Mohammed Omar Abdel-Rahman

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Mohammed Omar Abdel-Rahman (محمد عمر عبدالرحمن) is an Egyptian who was in United States custody in one of the CIA's "black sites". Also known as "Asadullah" (i.e. The lion of God.)[1][2][3][4]


Human Rights Watch reports he is the son of Sheikh Omar Abdel-Rahman, the "blind sheikh" who was convicted of involvement in the first al Qaeda bombing of the World Trade Center, in 1993.[2] [1] Mohammed is alleged to have run a training camp, and to have had a role in operational planning.

An e-mail from Mohammed led to the capture of Khalid Sheikh Mohammed.[1]

Human Rights Watch reported that Mohammed was captured in February 2003, in Quetta, Pakistan.[3]

Mohammed was later extradited to Egypt and was released in 2010.[5]

On December 9, 2014, the United States Senate Intelligence Committee published the 600 page unclassified summary of a 6,000 page report on the CIA's use of torture.[6] While some of the CIA's captives were identified as only been subjected to torture that had been authorized from Washington, other captives, like Asadallah, were identified as having been tortured by CIA officials who did not have authorization. According to the National Journal, the Intelligence Committee described how "Interrogators used water dousing, (forced) nudity, and cramped confinement on Asadallah without having sought or received authorization from CIA Headquarters."

References[edit]

  1. ^ a b "How al-Qaeda 'chief' was caught". BBC News. 2003-03-04. The man arrested in Quetta was later identified as Mohammed Omar Abdel Rahman, the son of a blind Egyptian cleric jailed for his role in planning the 1993 bombing of the World Trade Center. An e-mail from the younger Abdel Rahman eventually led investigators to the address in Rawalpindi, security officials say. 
  2. ^ a b "Two Other Top Al Qaeda Operatives Nabbed". FOX News. 2003-03-04. The younger Abdel-Rahman was caught several weeks ago in Quetta, Pakistan, the officials said, speaking on condition of anonymity. Pakistani officials have suggested the Quetta arrest helped lead authorities to Khalid Shaikh Mohammed, although American sources disputed that, saying Mohammed was found by other, unspecified means.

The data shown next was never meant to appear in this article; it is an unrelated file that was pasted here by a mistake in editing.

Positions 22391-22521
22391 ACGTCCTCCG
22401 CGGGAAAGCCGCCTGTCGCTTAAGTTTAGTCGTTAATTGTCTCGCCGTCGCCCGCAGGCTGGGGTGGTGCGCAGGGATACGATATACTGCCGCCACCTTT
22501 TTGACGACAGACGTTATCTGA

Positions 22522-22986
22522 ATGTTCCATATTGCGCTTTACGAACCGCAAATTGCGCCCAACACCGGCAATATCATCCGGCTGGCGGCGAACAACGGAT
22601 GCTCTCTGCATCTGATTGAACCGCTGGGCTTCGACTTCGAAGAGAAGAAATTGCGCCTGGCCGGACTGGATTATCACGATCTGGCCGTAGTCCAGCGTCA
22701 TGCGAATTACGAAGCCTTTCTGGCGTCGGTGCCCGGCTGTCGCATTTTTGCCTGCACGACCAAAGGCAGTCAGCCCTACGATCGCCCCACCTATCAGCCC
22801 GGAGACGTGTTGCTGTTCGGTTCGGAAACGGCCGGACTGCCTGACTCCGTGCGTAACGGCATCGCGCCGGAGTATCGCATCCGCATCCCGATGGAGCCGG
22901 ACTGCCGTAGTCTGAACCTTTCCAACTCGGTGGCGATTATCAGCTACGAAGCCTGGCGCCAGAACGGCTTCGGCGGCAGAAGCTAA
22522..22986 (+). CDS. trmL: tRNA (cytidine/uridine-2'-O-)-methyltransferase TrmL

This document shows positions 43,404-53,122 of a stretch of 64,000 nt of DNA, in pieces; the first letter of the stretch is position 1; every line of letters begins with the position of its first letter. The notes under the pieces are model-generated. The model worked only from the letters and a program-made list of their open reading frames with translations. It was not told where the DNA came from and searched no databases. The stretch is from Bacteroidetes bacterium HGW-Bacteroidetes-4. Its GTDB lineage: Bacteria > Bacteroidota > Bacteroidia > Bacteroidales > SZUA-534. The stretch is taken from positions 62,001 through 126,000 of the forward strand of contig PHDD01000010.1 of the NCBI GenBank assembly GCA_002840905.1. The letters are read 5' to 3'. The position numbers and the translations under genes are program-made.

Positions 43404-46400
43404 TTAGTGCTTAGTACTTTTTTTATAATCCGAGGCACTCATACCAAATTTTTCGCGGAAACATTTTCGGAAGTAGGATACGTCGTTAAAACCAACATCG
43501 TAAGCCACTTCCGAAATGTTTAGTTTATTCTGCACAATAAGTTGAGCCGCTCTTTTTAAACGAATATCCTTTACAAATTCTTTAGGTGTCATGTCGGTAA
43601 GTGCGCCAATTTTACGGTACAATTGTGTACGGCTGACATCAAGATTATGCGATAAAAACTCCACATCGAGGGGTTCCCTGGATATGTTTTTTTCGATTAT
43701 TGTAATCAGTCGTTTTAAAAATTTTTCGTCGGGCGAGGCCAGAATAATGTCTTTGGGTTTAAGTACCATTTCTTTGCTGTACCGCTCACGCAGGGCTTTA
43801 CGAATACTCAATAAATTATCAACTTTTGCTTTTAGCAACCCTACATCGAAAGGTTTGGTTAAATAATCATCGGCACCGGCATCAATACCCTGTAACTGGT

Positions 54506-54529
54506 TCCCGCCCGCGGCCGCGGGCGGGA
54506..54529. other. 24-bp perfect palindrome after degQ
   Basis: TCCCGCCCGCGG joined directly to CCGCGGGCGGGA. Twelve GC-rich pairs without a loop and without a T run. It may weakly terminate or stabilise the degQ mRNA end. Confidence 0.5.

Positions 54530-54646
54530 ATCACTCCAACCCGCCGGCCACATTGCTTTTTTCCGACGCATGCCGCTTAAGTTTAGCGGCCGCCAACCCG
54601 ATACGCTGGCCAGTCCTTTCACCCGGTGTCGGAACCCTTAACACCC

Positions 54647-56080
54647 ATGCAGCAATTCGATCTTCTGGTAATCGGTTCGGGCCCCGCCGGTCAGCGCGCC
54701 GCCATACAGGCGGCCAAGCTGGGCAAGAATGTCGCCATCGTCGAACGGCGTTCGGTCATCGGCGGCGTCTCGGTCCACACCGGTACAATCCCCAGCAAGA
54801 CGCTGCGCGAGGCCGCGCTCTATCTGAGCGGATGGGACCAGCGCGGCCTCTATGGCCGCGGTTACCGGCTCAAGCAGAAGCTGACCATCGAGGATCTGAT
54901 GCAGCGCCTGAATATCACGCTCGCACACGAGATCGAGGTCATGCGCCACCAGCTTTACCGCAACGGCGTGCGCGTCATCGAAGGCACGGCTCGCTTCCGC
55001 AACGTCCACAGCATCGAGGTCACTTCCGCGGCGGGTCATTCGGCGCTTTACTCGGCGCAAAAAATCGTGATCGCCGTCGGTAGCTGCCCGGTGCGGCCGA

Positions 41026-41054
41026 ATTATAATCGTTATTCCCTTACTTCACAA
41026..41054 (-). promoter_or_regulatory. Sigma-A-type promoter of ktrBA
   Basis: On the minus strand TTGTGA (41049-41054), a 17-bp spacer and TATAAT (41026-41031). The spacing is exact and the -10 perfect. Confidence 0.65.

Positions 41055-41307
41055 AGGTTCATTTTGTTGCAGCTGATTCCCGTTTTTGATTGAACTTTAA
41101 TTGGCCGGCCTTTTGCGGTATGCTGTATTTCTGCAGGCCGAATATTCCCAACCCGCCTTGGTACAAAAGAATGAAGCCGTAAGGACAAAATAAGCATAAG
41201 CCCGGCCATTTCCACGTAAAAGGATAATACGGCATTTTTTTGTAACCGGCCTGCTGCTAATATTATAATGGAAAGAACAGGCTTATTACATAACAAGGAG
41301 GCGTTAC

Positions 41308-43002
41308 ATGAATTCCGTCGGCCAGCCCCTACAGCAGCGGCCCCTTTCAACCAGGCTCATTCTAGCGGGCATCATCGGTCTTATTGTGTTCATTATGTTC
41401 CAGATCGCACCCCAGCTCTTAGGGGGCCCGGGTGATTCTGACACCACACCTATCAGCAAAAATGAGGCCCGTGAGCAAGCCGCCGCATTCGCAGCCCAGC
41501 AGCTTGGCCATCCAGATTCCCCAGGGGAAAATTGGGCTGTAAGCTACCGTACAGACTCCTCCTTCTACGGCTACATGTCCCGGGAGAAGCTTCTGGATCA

3. ^ a b "List of “Ghost Prisoners” Possibly in CIA Custody". Human Rights Watch. 2004-12-01. 
  4. ^ El-Zayyat, Montasser, "The Road to al-Qaeda", 2004. tr. by Ahmed Fakry
  5. ^ David Wroe (2011-09-10). "Jihadist believes bin Laden inspired Arab Spring confidence". Cairo: Sydney Morning Herald. This is what the 38-year-old Egyptian says about the attacks: killing civilians was wrong, but history will remember September 11, 2001, as a tipping point in the inexorable decline of the US that emboldened the Islamic world and paved the way for the Arab Spring. 
  6. ^ Emma Roller, Rebecca Nelson (2014-12-10). "What CIA Interrogators Did To 17 Detainees Without Approval". National Journal. Archived from the original on 2014-12-11. Retrieved 2014-12-10. Treatment received: "Interrogators used water dousing, nudity, and cramped confinement on Asadallah without having sought or received authorization from CIA Headquarters ... the application of 'bathing' in the case of Asadallah was done punitively and was used as an interrogation technique." 

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